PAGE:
The recent market fluctuations were a dominant topic in my conversations with clients and investors in the past month. Understandably people are concerned or even scared about what they read in the media and what they hear from other people. This is especially so for those who are near retirement.
While no one has a crystal ball, it helps to take a long term perspective and focus on what we can control. If you have prepared appropriately for market volatility, then normal market fluctuations shouldn’t be a concern and you should continue living your life and spending your money as you usually do.
1.YOU HAVE A FINANCIAL PLAN THAT COVERS ALL YOUR BASES.
No financial plan is totally immune to market fluctuations. But by diversifying your investments across stocks, bonds, and other financial vehicles, we’re confident that no single market event is going to jeopardize your long-term security.
Where you have the most direct control over your finances is your personal spending. If you’re building wealth, you might consider increasing your planned savings contributions during a downturn. If you’re retired, it’s always important that you spend within the boundaries of your annual withdrawal plan.
This combination of diversified assets and healthy savings gives you stability. It also provides flexibility that we can use to address potential problems or to take advantage of opportunities that might benefit your overall portfolio.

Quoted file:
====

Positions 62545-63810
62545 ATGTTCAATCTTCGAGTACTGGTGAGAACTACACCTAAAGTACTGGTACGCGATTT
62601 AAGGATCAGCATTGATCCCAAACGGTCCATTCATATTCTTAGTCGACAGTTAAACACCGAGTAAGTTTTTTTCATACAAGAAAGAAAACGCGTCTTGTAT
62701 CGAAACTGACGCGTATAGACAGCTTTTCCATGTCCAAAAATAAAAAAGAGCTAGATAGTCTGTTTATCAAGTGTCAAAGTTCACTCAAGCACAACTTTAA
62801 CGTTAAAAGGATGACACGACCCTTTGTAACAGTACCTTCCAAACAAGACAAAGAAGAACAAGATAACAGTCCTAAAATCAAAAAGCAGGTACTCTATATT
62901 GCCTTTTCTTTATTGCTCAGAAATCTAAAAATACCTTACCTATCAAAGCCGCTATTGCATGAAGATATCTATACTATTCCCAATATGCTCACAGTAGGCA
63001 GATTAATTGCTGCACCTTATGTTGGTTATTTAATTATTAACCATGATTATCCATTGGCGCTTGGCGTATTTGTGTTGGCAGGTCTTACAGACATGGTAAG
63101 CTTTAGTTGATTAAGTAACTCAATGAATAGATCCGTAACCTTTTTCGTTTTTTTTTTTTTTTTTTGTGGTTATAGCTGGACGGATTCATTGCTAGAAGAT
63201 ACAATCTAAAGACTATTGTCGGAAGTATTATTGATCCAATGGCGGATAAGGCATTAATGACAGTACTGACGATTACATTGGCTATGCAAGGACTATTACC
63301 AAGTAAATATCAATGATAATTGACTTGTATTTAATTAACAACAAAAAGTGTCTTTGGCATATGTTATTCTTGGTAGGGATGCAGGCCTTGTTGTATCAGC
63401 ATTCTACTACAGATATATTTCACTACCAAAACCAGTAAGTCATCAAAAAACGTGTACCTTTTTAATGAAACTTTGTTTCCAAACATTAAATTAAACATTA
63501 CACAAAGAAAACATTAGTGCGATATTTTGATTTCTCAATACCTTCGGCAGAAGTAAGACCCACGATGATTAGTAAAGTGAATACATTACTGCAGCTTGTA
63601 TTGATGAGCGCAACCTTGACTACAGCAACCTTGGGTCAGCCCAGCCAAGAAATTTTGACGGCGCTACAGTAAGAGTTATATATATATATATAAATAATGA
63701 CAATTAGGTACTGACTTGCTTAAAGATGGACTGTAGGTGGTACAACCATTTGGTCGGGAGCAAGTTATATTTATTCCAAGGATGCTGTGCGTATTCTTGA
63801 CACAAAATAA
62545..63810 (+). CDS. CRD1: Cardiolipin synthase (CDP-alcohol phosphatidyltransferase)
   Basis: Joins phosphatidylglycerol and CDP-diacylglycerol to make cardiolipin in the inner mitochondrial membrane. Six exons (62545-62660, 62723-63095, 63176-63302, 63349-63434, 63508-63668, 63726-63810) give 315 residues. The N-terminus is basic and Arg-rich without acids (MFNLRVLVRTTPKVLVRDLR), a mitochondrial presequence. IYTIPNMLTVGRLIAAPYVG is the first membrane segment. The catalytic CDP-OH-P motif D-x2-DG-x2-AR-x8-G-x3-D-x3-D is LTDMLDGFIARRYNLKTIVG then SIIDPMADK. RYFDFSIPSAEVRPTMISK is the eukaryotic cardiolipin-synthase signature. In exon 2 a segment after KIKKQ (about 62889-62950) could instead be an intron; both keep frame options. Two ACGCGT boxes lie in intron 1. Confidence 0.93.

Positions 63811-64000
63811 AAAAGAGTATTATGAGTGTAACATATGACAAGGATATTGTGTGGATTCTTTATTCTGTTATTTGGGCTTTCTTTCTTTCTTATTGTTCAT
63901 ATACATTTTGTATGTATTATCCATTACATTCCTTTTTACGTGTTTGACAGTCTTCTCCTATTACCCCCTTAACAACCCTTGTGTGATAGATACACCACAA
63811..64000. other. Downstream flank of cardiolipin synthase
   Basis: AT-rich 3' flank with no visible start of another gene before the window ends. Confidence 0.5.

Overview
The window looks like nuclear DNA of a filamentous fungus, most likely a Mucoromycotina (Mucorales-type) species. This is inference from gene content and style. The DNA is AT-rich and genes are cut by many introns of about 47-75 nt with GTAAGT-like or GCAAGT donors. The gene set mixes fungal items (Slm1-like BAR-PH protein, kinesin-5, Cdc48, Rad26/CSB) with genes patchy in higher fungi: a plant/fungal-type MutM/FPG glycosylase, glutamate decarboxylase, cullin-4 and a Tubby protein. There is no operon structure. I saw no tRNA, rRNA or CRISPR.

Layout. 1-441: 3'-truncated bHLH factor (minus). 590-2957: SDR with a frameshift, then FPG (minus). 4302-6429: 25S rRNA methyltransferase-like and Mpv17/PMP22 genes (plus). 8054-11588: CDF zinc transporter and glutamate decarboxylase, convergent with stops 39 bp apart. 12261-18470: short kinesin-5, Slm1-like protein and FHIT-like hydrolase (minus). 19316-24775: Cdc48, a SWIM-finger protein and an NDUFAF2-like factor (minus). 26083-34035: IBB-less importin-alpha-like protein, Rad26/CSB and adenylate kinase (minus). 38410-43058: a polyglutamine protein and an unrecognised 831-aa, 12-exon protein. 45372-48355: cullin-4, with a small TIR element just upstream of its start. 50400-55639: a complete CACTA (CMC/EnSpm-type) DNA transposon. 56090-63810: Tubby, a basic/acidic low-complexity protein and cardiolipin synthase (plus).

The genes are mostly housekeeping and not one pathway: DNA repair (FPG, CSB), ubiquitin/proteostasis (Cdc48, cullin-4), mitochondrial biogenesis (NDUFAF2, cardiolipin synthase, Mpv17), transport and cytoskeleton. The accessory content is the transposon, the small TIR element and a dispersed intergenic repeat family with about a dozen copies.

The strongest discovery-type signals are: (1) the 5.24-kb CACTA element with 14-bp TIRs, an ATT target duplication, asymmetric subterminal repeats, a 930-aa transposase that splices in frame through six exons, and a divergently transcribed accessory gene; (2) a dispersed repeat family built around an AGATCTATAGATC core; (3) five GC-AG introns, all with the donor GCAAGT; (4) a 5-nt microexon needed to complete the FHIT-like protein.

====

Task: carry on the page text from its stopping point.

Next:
In short: sticking to your plan and living within your means are two of the best financial moves anyone can make during market volatility.
2. YOUR FOCUS IS LONG-TERM, NOT SHORT-TERM.
It’s true that some current market indicators are flashing warning signs. US short-term interest rates are hovering near or above the same level as longer-term interest rates and that is sometimes a cause for concern about the direction of the economy over the next 12 – 24 months.
Major stock market averages have experienced daily drops that, while not unusual, still grab your attention. And global trade disputes and political turmoil continue to unsettle investors.
But there are positive economic numbers to consider as well. The markets are still showing nice gains for the year. Unemployment is low. Job growth and economic output are still reasonable. And recent market dips have often been followed by rallies.
Investors who try to time their investments to these or any other economic signals are looking at market history through a dangerously narrow lens. The ultimate size of your nest egg won’t be determined by one week, one month, or even one year.
True wealth is built up slowly, over decades of steadfast saving and investing, careful planning, and thoughtful rebalancing when necessary. Today’s losses might be tomorrows gains, or vice-versa.
So don’t let any short-term market worries impact the Return on Life you enjoy from all your hard work and planning. I am always available to talk about your specific situation if you have any questions or concerns.